Powell walked so that America’s first Black president Obama could run

OPINION: Powell’s flirtation with the 1996 White House race had a massive impact by opening the American mind up to the idea of a Black president.

President Obama and Colin Powell
U.S. President Barack Obama (R) meets with former Secretary of State General Colin Powell (L) in the Oval Office of the White House December 1, 2010 in Washington, DC. (Photo by Alex Wong/Getty Images)

The year was 1995 and the most popular, beloved, admired person in America was General Colin Powell. He’d steered the American military through a quick Gulf War that had kicked Saddam Hussein out of Kuwait and he’d led the American people through a series of press conferences where he conveyed gravitas, thoughtfulness, and an august charisma.

Powell was serious, candid, to the point, and very likeable. He had a clear “Powell Doctrine” for military operations — find clear political objectives and employ overwhelming force. In a nation still weary from the Vietnam quagmire and still shell-shocked by the violent complexity of the Middle East which we seemed to keep getting wrong over and over, this man seemed like someone who could accomplish things most people could not.

Both Democrats and Republicans fell in love — something that’s unthinkable today but it really happened.

U.S Secretary of State Colin Powell
U.S Secretary of State Colin Powell waves as he arrives in the courtyard of the Elysee Palace on June 5, 2004 in Paris, France. (Photo by Pascal Le Segretain/Getty Images)

So yeah the year was 1995 and Powell had just released his autobiography, My American Journey, and as he toured the country to promote it these gigantic, adoring crowds came out to see him and it seemed like the beginning of a presidential campaign. It was said that he was considering it and the country went nuts — imagine kids screaming for the Beatles but it’s white adults flipping out over… a Black man who could become president of the United States.

Powell was clearly proud to be Black but he didn’t make a big deal about race — Jesse Jackson had run for president in 1984 and 1988 and he had seemed like the senator from Black America. Powell was not that. People were clamoring for him so fervently that the White House seemed to be his if only he said he wanted it. Powell was a leading presidential contender who had not even made it clear which party he would run from.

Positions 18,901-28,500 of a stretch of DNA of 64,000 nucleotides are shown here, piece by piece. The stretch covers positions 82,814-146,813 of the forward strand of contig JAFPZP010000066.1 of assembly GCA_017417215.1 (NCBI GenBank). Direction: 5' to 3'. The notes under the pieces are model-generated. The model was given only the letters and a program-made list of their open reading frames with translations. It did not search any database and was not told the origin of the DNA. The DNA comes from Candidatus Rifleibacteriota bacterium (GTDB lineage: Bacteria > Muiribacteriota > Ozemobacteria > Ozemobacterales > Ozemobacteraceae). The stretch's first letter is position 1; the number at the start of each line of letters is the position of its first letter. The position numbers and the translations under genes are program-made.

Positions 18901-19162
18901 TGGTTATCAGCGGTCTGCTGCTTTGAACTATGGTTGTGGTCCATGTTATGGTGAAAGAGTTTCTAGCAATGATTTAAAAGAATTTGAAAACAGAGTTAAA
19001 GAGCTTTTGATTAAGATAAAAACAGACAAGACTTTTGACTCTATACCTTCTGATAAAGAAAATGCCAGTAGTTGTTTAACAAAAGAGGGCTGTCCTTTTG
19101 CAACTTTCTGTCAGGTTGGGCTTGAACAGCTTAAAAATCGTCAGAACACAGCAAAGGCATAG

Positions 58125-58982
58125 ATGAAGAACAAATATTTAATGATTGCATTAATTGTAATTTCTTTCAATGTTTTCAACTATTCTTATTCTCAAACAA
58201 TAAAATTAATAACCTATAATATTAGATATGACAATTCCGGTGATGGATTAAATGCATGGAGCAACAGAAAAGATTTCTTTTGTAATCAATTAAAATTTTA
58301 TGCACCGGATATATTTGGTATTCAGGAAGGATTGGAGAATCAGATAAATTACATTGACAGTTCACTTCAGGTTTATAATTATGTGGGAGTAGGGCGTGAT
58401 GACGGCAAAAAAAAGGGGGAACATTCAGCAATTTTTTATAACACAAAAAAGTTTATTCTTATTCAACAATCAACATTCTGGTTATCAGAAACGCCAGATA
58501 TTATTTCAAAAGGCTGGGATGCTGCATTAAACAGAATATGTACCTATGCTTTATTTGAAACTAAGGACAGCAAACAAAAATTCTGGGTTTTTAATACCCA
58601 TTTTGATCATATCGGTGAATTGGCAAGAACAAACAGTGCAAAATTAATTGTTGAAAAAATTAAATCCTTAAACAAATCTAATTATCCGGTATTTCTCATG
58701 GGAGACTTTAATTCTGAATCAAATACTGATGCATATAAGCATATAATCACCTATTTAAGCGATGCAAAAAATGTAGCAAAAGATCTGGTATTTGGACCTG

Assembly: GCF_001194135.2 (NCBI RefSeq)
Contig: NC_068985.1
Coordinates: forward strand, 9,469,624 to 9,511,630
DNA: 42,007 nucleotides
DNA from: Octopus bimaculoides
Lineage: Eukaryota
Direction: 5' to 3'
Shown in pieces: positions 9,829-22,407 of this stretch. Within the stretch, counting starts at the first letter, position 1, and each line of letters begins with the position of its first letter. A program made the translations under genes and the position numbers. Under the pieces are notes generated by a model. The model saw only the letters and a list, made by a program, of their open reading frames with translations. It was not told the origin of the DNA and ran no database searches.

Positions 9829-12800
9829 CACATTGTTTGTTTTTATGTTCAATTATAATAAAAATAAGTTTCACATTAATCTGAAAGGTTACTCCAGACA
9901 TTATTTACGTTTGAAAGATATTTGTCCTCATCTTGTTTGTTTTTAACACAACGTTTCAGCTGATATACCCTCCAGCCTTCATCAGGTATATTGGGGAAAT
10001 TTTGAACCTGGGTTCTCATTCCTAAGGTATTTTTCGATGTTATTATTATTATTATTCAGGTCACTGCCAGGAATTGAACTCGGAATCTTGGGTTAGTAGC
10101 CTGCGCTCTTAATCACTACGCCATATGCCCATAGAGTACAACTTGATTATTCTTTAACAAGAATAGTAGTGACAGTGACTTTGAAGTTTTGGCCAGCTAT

For a few months, millions of Americans talked about and envisioned Powell as their president and found the image very pleasing. People have to visualize things before they can accept them as a reality and Powell allowed us all to see what a Black president could look like and people were fine with it. But, behind the scenes, Powell was torn. He wasn’t sure what he wanted. He wrote a speech saying he was running for president but never delivered it.

Instead, after a few months of thinking about it, he called a press conference and said he lacked “the fire in the belly.” He did not want to go through the stress and pressure of running for president. That incredible grind was not for him.

Secretary of State Colin Powell briefs the press on the latest diplomatic developments the State Department March 17, 2003 In Washington, DC. (Photo by Mike Theiler/Getty Images)

Still, Powell’s flirtation with the race had a massive impact on America — it opened the American mind up to the idea of a Black president. Twelve years later when another charismatic and serious Black man emerged, America had already visualized what a Black POTUS would look like. It was a little easier to see Obama in the White House because we had already conjured the image of Powell being there.

Powell helped clear a path for Obama in the collective mind of America. Powell walked so Obama could run. Of course, Obama stood on the shoulders of so many ancestors from Jesse Jackson to Shirley Chisolm to Doug Wilder, but I’ve always thought that General Powell was a critical force in pushing Obama up over the top of that impossible hill and he never got enough credit for it.


Touré, theGrio.com

Touré is the host of the podcasts Toure Show and Democracyish and the podcast docuseries Who Was Prince? He is also the author of six books.

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